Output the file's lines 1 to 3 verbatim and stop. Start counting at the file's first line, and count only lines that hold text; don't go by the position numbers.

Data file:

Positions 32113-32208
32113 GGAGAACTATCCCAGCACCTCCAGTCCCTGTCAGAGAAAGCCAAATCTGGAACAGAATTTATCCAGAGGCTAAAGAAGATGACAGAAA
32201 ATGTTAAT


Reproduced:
Positions 32113-32208
32113 GGAGAACTATCCCAGCACCTCCAGTCCCTGTCAGAGAAAGCCAAATCTGGAACAGAATTTATCCAGAGGCTAAAGAAGATGACAGAAA
32201 ATGTTAAT